Xerox CEO Burns to Discuss Leadership and Ethics in UI Lecture
Xerox CEO Ursula Burns, the first African-American woman to lead a Fortune 500 corporation, will discuss leadership and ethics when she speaks at The University of Iowa's Tippie College of Business on Thursday, March 31.
Burns' lecture begins at 2 p.m. in the Senate Chambers in Old Capitol. Admission is free and open to the public.
Burns, 52, joined the venerable printing, document management, and business processes company in 1980 as an intern while studying for her master's degree in engineering at Columbia University. Later, as senior vice president and then president, she was part of the executive team that rescued Xerox from the brink of bankruptcy and an SEC investigation and restored it to profitability and competitiveness.
Burns became CEO in 2010 and now leads a $22 billion company with more than 136,000 employees worldwide. The company ranks 152 in the most recent Fortune 500 list of America’s largest corporations.
William (Curt) Hunter, dean of the Tippie College of Business, has watched Burns' performance up close as a member of the Xerox board of directors since 2004.
"Ursula Burns is a terrific leader and a remarkable CEO," said Hunter. "She is smart, analytical, decisive, and very strategic. She is a global thinker and understands the critical importance of recruiting, developing, and retaining great talent across the numerous markets and countries where Xerox conducts business. Ursula is committed to producing great outcomes for Xerox's shareholders through an unflagging focus on customer service while doing right by the company's employees, suppliers, contractors, and vendors. I also find her to be an engaging, approachable, and very ethical leader."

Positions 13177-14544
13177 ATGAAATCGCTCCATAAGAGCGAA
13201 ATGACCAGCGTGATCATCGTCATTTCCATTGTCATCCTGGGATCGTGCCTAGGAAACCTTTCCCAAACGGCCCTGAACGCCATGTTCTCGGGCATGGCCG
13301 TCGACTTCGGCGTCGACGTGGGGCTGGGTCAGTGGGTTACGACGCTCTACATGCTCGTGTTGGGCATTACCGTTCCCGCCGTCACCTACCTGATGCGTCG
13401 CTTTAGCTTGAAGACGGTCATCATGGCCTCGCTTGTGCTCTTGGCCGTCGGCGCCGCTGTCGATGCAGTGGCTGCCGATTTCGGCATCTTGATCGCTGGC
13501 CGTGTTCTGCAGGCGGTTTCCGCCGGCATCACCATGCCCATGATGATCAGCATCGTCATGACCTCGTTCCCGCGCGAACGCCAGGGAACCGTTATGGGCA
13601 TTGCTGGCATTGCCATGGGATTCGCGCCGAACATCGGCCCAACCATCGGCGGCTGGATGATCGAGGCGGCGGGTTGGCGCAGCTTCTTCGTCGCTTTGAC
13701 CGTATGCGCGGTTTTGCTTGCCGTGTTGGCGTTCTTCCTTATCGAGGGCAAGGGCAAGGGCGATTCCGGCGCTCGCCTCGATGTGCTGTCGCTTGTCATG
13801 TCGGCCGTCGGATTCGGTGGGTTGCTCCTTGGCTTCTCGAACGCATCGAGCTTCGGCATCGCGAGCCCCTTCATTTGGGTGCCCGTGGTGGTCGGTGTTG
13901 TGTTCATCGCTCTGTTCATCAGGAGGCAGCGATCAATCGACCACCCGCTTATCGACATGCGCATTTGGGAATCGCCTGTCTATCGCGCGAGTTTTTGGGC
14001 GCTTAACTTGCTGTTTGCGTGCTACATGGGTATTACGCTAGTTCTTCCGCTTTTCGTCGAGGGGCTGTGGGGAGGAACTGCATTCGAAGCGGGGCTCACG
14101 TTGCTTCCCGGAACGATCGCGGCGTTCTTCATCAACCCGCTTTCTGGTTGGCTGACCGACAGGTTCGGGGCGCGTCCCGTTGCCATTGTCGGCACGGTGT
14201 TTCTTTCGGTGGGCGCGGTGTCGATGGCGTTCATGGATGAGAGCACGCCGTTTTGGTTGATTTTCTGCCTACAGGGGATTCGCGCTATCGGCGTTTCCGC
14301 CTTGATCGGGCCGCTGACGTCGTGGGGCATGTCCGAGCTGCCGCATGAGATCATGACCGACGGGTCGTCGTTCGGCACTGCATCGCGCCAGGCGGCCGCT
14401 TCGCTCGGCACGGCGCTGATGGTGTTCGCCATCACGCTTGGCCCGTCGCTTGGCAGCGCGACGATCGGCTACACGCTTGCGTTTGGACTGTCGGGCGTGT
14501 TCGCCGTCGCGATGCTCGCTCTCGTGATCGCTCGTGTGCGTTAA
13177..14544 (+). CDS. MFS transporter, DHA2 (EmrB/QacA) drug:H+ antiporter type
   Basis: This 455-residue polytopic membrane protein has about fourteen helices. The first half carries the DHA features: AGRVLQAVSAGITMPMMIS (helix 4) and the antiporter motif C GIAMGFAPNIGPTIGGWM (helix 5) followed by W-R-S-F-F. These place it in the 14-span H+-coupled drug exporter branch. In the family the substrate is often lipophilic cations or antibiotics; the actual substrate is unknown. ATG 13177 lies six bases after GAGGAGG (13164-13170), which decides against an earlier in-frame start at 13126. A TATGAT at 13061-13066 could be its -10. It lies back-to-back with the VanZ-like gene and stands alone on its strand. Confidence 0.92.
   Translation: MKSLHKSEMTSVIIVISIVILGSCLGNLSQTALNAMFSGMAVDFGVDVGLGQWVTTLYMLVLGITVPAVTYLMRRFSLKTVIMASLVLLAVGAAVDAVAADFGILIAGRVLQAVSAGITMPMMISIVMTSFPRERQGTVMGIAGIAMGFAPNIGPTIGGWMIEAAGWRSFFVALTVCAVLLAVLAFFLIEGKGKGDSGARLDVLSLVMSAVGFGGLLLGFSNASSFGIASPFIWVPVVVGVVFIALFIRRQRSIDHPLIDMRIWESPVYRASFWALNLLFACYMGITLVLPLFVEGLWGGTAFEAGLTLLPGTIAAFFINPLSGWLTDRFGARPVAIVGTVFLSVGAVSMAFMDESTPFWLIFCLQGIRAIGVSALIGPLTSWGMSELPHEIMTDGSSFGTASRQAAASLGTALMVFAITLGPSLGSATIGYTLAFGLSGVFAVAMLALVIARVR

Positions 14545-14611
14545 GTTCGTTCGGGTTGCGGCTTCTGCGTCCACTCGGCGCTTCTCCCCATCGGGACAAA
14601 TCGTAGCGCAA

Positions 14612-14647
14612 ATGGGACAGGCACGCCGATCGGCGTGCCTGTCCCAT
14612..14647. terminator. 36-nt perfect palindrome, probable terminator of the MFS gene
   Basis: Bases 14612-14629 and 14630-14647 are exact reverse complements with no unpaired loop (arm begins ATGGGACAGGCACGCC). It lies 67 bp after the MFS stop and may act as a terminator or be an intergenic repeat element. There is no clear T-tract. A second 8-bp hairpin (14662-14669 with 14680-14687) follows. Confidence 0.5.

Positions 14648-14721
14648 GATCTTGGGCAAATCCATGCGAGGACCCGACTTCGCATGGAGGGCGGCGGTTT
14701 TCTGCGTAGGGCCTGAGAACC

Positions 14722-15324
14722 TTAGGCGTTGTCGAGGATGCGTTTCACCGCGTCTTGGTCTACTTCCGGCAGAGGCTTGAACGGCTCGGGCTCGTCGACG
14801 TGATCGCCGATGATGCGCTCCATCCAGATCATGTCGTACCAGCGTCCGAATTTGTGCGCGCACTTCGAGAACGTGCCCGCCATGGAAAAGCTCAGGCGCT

When Burns took over the reins as CEO from Anne Mulcahey, it also marked the first time a woman had taken over leadership of a Fortune 500 company from another woman.
Trained as a mechanical engineer, Burns is known in business for her knowledge of the printing industry and her technical prowess. She's also known for her frankness, sharp humor, and willingness to take risks, helping the company expand beyond printers into office networking and other business services. One of her first tasks as CEO was engineering a $6.4 billion acquisition of Affiliated Computer Services, a business process outsourcing company.
Burns and her husband have two college-aged children whom she raised while building her career at Xerox. In 2009, Burns was named by President Barack Obama to help lead the White House national program on STEM--science, technology, engineering, and math education. Obama also appointed her vice chair of the President's Export Council in March 2010.
Contact: Tom Snee, UI News Services, 319-384-0010